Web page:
1st wave far from over, warns WHO
In South America and South Asia, the virus has taken hold in some of the poorest, most densely populated areas.Updated: May 27, 2020 03:09 IST
As South America and South Asia struggle with surging coronavirus cases, a top global health expert is warning that the world is still in the very middle of the outbreak, dampening hopes for a speedy global economic rebound and renewed international travel.
“Right now, we’re not in the second wave. We’re right in the middle of the first wave globally,” said Mike Ryan, the World Health Organization’s (WHO) executive director. “We’re still very much in a phase where the disease is actually on the way up,” Ryan said, pointing to South America and South Asia.
In South America and South Asia, the virus has taken hold in some of the poorest, most densely populated areas.
In Brazil, the WHO warned that before reopening the economy, authorities must have enough testing in place to control the spread of the virus. Brazil has 375,000 coronavirus infections and has counted over 23,000 deaths, but many fear Brazil’s true toll is much higher.
In Europe, Russian President Vladimir Putin announced that the postponed military parade marking the 75th anniversary of the allied victory in the World War II will take place on June 24.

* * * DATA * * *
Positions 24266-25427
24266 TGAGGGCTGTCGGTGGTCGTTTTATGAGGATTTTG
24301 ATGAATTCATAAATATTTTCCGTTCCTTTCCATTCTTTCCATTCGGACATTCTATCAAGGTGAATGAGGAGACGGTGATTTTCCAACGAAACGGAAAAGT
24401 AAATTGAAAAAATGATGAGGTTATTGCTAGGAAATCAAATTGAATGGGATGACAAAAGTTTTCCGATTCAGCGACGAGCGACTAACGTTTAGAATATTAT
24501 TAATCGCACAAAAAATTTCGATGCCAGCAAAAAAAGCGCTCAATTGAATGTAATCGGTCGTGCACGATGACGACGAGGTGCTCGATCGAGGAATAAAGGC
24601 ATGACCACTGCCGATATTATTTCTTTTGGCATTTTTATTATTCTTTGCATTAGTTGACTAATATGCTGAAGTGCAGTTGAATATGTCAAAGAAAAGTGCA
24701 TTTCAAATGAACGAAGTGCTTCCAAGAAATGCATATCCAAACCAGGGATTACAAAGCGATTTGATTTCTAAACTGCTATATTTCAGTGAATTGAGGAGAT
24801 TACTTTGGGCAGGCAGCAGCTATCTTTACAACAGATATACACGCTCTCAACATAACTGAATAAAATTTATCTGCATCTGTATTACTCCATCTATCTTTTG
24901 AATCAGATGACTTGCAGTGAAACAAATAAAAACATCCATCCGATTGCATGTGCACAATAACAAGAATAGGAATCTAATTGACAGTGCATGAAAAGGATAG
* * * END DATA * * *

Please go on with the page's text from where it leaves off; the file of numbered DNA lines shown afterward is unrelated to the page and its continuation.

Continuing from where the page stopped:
Putin also said the country has passed the peak of the outbreak. Russia reported a record one-day spike on Tuesday of 174 deaths.
Wall street stocks surge as Nyse opens
Wall Street stocks surged early on Tuesday on optimism about coronavirus vaccines as the New York Stock Exchange resumed physical floor trading for the first time since late March.
About 30 minutes into trading, the Dow Jones Industrial Average was up 2.4% at 25,038.94. The broad-based S&P 500 gained 1.7% to 3,007.76, while the tech-rich Nasdaq Composite Index advanced 1.2% to 9,434.99.
The gains came after New York Governor Andrew Cuomo, wearing a mask, rang the opening bell to signal the start of the day for traders, also clad in masks and separated by plexiglas.
The NYSE, which closed on March 23 as coronavirus cases were soaring in New York, is ramping up slowly with only a fraction of the normal trading staff. Traders are required to wear masks and have their temperatures taken and must respect social distancing rules.